How Do We Really Know What's Right or Wrong?

If morality were objective and something such as polygamy is now considered wrong or bad by the average person, then how could it be the norm for many years? And why does it still exist in some cultures, including ones in the United States? It isn't legal, but some religious groups still practice it. How can something be objectively "wrong" if some people are convinced it's "right?"

Does Objective Morality Truly Exist?

There is no "right" answer about whether or not objective morality exists. In fact, the arguments for and against its existence are both strong and logical.

There are also truths on each side: those who believe in it say we agree that certain actions are wrong, and those who don't say that those decisions about right and wrong change depending on time and circumstance.

A Word From Verywell

Every day, we are faced with decisions to make about how we behave in the world. Whether objective morality exists or not, we all have an inner sense of right and wrong and of good and bad. Following that inner sense is your best bet to living well and being a kind person even though morality may or may not be objective. You are allowed to decide for yourself based on your own moral compass, what the correct choices are for your own life.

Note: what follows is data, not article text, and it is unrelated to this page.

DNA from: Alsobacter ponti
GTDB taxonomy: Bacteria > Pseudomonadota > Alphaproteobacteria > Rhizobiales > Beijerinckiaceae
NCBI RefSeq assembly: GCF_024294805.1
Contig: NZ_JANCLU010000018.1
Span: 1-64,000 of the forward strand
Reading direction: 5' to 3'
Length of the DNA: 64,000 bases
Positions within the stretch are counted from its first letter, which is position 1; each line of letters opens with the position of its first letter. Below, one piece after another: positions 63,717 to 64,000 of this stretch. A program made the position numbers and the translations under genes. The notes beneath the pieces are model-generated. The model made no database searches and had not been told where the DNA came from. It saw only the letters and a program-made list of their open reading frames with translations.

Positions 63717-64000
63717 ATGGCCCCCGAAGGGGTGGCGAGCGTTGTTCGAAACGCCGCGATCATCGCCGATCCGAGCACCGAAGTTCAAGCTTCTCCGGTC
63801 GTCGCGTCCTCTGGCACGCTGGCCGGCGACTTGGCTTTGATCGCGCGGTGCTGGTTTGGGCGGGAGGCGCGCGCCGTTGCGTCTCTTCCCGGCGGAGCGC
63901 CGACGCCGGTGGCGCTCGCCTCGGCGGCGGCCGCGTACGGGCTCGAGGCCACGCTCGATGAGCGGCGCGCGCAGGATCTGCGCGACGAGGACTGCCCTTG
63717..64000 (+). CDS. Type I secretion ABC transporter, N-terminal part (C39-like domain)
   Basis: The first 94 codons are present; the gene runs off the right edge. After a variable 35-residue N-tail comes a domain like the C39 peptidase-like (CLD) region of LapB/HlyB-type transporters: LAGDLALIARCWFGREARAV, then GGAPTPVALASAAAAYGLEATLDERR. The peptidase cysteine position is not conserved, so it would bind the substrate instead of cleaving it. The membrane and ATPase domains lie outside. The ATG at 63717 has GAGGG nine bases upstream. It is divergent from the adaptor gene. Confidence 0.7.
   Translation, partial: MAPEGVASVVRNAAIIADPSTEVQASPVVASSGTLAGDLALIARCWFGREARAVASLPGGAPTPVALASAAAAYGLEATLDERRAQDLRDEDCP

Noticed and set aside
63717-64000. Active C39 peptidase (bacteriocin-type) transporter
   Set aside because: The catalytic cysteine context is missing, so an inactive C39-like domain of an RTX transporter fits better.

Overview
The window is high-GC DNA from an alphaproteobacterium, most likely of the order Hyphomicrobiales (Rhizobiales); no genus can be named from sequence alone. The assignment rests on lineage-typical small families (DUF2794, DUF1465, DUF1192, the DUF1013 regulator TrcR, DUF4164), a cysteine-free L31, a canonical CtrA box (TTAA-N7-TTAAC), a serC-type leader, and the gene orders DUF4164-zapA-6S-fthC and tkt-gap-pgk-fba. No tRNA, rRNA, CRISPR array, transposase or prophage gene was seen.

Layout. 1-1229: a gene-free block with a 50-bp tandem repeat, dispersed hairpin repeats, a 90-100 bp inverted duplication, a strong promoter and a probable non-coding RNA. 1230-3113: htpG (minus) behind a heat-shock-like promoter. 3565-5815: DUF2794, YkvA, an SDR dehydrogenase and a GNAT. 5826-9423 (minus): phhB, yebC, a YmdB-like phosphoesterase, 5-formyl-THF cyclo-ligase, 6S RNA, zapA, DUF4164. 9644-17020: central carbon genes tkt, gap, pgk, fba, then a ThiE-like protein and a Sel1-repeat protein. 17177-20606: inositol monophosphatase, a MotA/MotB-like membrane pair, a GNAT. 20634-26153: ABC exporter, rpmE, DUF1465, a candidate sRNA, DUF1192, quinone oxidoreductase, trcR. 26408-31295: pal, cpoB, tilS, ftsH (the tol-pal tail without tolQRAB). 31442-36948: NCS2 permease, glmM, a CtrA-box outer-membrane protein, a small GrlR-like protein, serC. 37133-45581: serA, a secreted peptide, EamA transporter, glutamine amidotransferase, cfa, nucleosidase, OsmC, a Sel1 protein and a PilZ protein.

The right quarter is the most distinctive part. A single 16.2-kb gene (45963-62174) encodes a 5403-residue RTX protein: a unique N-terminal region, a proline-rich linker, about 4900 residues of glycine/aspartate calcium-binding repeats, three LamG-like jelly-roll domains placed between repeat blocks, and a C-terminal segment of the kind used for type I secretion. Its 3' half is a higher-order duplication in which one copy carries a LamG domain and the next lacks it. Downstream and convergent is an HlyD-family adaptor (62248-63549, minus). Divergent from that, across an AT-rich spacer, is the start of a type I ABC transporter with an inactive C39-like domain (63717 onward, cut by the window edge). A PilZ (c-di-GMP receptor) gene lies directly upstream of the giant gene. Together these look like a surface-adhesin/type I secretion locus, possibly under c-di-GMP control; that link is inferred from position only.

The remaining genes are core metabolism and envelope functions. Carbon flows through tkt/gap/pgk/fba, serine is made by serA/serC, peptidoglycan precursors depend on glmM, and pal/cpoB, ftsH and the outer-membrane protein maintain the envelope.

Philosophy is a complicated subject, and it has many facets. If this article made you want to learn more about philosophical ideas, consider learning about additional concepts. One great example is epicureanism, which has a lifestyle model to improve your happiness.

6 Sources
Verywell Mind uses only high-quality sources, including peer-reviewed studies, to support the facts within our articles. Read our editorial process to learn more about how we fact-check and keep our content accurate, reliable, and trustworthy.
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By Ariane Resnick, CNC
Ariane Resnick, CNC is a mental health writer, certified nutritionist, and wellness author who advocates for accessibility and inclusivity.